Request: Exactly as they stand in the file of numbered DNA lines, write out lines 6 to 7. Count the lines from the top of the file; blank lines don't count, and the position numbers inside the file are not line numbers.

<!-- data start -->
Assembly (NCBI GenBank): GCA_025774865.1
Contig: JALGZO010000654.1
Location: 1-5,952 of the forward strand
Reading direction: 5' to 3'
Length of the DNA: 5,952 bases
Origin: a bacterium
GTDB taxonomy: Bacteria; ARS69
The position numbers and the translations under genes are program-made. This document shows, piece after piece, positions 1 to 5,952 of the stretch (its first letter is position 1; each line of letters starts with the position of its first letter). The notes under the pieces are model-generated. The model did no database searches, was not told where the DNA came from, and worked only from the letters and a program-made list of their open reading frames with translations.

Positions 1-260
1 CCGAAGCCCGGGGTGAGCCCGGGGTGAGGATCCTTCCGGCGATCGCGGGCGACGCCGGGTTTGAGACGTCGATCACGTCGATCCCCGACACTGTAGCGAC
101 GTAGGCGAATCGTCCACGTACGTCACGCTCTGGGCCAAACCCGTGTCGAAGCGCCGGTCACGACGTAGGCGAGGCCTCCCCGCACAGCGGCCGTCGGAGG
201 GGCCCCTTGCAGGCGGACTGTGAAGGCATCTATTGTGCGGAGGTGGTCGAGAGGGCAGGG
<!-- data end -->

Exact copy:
Origin: a bacterium
GTDB taxonomy: Bacteria; ARS69